Preview: Dallas Neo-Classical Ballet’s Myth & Magick

Bewitching Ballet

Dallas Neo-Classical Ballet explores the hierarchy of witches in its version of The Rite of Spring, part of the company’s Myth & Magick at the Sammons Center.  

Dallas Neo-Classical Ballet presents Myth & Magick. Photo: Alisa Eykilis

Dallas — Dallas Neo-Classical Ballet (DNCB) has never been afraid to present works showcasing the darker side of ballet. If anything, the company thrives on performing work that is raw, dark and peculiar. Case in point, The Company’s annual Horror Series where the dancers are decked out in drab clothes covered in fake blood and crazy hair and makeup. Other works that come to mind include DNCB’s retelling of The Red Shoes in 2015 and Masque of the Red Death in 2016.

So, when I head DNCB was doing its own version of Vaslav Nijinsky’s and Igor Stravinsky’s The Rite of Spring at its Myth & Magick performance on March 22 at the Sammons Center for the Arts in Dallas, I couldn’t wait to find out what kind of twist Artistic Director Emilie Skinner would be adding to her recreation of the infamous ballet.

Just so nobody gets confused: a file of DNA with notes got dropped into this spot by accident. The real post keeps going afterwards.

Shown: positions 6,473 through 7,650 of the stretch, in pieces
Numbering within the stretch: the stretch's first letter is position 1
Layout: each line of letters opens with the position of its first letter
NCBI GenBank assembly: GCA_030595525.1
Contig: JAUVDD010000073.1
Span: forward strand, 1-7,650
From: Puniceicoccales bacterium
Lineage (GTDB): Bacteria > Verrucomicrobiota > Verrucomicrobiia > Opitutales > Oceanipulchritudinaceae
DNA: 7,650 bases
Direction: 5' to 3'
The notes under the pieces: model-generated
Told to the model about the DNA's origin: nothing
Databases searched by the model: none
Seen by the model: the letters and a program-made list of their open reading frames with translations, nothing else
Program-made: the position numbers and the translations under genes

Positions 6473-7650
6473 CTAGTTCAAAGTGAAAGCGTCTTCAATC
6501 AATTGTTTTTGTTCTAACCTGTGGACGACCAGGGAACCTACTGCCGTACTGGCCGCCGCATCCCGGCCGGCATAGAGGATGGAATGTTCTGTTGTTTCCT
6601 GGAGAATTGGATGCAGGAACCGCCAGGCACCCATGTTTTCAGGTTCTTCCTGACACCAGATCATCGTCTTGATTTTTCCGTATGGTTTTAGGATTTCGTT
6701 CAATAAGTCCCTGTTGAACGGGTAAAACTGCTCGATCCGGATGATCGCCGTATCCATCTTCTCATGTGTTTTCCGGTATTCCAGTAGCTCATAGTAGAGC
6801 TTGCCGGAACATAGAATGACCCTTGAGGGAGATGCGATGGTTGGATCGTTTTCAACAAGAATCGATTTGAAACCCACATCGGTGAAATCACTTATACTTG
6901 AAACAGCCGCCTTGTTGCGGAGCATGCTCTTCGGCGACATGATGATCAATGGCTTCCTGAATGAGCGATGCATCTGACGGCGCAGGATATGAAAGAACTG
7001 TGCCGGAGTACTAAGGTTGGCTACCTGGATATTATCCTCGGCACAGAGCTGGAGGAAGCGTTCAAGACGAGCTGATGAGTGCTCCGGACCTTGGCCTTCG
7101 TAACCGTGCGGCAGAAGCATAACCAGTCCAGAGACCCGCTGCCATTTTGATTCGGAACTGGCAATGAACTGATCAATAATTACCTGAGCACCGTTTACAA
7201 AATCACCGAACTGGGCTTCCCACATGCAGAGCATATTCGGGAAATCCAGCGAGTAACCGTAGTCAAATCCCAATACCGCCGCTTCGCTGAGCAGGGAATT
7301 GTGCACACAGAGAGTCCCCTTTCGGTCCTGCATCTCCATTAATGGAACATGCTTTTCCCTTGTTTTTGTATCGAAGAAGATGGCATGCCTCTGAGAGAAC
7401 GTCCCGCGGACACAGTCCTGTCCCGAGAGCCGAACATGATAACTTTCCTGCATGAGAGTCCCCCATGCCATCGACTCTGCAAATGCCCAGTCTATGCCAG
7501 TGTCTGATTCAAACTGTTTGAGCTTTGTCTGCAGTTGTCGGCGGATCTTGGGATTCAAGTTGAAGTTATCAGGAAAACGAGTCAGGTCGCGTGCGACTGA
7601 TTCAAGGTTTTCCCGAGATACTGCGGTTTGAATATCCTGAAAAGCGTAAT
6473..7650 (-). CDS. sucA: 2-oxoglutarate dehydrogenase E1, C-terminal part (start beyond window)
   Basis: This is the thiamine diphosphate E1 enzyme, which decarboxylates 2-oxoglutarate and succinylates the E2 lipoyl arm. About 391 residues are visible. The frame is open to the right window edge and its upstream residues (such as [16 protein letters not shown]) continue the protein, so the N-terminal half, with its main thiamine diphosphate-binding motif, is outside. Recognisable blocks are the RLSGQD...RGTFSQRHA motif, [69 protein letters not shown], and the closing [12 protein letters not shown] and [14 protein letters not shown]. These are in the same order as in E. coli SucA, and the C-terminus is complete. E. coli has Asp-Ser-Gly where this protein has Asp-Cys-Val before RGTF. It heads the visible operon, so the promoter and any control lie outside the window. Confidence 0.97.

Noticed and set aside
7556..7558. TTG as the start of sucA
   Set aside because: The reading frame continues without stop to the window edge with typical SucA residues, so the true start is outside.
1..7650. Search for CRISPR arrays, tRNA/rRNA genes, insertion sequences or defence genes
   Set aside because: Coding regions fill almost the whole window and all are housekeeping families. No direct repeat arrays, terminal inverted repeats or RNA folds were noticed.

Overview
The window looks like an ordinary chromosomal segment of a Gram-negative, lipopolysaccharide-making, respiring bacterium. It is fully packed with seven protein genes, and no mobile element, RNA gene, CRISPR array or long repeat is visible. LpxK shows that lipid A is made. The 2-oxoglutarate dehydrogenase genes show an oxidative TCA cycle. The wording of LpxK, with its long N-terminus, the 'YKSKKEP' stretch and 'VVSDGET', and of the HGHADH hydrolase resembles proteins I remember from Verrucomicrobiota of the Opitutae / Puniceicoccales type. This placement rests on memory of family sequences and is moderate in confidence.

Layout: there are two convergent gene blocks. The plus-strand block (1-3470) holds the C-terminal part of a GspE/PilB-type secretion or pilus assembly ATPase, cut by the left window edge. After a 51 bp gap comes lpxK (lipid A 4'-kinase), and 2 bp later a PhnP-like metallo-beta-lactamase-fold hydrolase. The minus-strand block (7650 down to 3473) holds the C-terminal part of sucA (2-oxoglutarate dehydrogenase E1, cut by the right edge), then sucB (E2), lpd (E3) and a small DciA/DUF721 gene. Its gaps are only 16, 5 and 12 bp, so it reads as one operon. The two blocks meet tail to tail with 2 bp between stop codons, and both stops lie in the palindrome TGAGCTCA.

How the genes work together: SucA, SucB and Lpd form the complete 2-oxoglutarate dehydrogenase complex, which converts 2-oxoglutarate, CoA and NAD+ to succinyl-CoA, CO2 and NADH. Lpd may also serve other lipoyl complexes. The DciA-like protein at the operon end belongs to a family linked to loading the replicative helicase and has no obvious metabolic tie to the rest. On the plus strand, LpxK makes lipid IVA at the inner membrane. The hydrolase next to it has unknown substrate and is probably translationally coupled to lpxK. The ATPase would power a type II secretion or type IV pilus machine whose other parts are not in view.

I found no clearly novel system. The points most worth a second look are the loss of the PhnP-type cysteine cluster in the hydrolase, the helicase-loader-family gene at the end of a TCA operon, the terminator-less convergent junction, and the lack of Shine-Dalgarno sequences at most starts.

When she told me the nine female dancers would be portraying witches my first thought was that these characters were well-suited for the ballet, which is already steeped in pagan rituals, including a human sacrifice near the end. And second, what would make Skinner decide to take on such an ambitious project.

Dallas Neo-Classical Ballet presents Myth & Magick. Photo: Alisa Eykilis

Skinner says the ballet wouldn’t have been possible without the help of Lane Harder, a professor at Southern Methodist University and the director of the music ensemble SYZYGY. She says Lane was the one who threw out the idea of doing The Rite of Spring at one of their brain storming sessions. “I remember the first time I saw the ballet live, which was when the Joffrey Ballet did it in Dallas in 2013. I was really impacted by it and so, it has stuck out in my mind ever since. When Lane brought it up he said we had the players so we decided to go for it.”